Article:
This company plans to launch a movie studio in space, but it’s not the first time

Space Entertainment Enterprise is co-producing an upcoming feature film shot in space starring Tom Cruise

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When news broke this week, this UK-based media company Space Entertainment Company (SEE) was planning to launch an orbital movie studio by 2024, I had to laugh. This plan is so 2000!

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This was the year that the American company Spacehab Inc. (still as Astrotech Corp.) announced that it planned to build an orbiting television studio (remember “TV”?) for a cost $100 million. It would be launched in 2002 on a Russian rocket and docked with the International Space Station then under construction. “We’re talking about generating content in the space,” company president Shelly Harrison said at the time.

The plan did not materialize, although at least the ISS is still there. The same year as Spacehab’s announcement, Russian company MirCorp launched two cosmonauts to the derelict Mir space station with the intention of reactivating it for use as a filming facility. However, insufficient funding meant the station was de-orbited the following year, crashing into a fiery comeback akin to something out of a movie.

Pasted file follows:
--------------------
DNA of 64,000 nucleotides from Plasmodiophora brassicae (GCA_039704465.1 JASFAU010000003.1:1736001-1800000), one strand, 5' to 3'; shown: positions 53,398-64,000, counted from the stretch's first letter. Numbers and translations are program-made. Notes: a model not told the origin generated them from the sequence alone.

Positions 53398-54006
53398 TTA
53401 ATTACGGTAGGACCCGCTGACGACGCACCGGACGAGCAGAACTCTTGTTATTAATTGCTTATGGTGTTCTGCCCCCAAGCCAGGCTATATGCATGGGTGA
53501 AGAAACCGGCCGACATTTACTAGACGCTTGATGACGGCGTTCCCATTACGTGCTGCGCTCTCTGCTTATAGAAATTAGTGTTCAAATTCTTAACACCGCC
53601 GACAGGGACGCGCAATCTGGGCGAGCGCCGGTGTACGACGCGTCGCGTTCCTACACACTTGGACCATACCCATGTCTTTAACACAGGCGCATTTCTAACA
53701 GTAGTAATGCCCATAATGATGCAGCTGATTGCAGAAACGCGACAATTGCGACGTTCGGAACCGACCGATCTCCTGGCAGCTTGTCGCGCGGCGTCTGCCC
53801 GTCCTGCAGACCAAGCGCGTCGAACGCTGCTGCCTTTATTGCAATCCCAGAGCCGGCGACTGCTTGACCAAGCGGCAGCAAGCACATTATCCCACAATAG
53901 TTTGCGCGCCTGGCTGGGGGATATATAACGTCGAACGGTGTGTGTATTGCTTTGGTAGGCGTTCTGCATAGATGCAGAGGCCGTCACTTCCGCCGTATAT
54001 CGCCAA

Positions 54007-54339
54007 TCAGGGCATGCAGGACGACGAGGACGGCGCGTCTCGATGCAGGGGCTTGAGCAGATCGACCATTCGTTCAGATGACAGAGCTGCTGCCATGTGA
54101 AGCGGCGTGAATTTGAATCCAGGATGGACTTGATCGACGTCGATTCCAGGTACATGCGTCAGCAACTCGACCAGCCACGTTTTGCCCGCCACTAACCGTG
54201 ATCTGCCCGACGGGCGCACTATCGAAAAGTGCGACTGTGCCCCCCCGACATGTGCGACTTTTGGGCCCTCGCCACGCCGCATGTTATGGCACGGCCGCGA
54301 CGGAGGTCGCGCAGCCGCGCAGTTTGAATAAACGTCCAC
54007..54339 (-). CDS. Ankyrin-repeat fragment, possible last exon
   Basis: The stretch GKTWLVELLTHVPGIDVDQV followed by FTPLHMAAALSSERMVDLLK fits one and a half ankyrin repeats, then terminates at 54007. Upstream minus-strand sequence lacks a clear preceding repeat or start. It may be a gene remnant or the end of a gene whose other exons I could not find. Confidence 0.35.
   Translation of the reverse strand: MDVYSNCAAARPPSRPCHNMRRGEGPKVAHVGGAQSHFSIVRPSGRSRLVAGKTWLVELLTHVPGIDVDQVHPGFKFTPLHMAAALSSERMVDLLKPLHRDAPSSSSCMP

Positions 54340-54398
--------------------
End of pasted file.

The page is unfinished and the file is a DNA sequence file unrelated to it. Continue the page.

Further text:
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More recently, Russia sent actress Yulia Peresild and director Klim Shipenko to the ISS, where they shot footage for an upcoming movie, The challenge , about a heart surgeon who must perform an emergency operation in space. (The alternate title for the movie, and the one I hope they use, is apparently Doctor’s home call .) They returned to Earth on October 17 after 12 days in space. The film has not yet been released.

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SEE is the company co-producing an upcoming feature film shot in space starring Tom Cruise and directed by Doug Liman, though that project hasn’t (literally) kicked off yet. When it was announced in July 2020, the untitled Tom Cruise/SpaceX project was touted as the first feature film to be shot in space, though that boast is also debatable.

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Return from orbit is a 1984 Soviet film about a daring orbit rescue, and included scenes shot aboard the Salyut 7 space station and the Soyuz T-9 spacecraft. This in addition to the many documentaries that have been shot in space, such as the 1994 Imax film Fate in space , featuring Canadian astronaut Roberta Bondar.

Of course, the urge to build a production facility in orbit (or at least pretend to have done so) is almost as old as the space age. An April 1968 Associated Press article referred to the Apollo 7 spacecraft as an “orbiting studio”, with the three astronauts performing a live television broadcast on Earth.

Mission Commander Walter Schirra showed off his space-grown beard but wouldn’t admit there was any gray in it. “Only my hairdresser knows that,” he said, referring to a 1957 advertisement for Clairol hair products (“Only your hairdresser knows for sure”), and thus possibly the first advertisement shot in space.

As the astronauts passed the camera around, Schirra joked, “You have three professional cameramen here now, so when we get back, we hope to get our union cards.” If that’s not the first studio in space, I don’t know what is.

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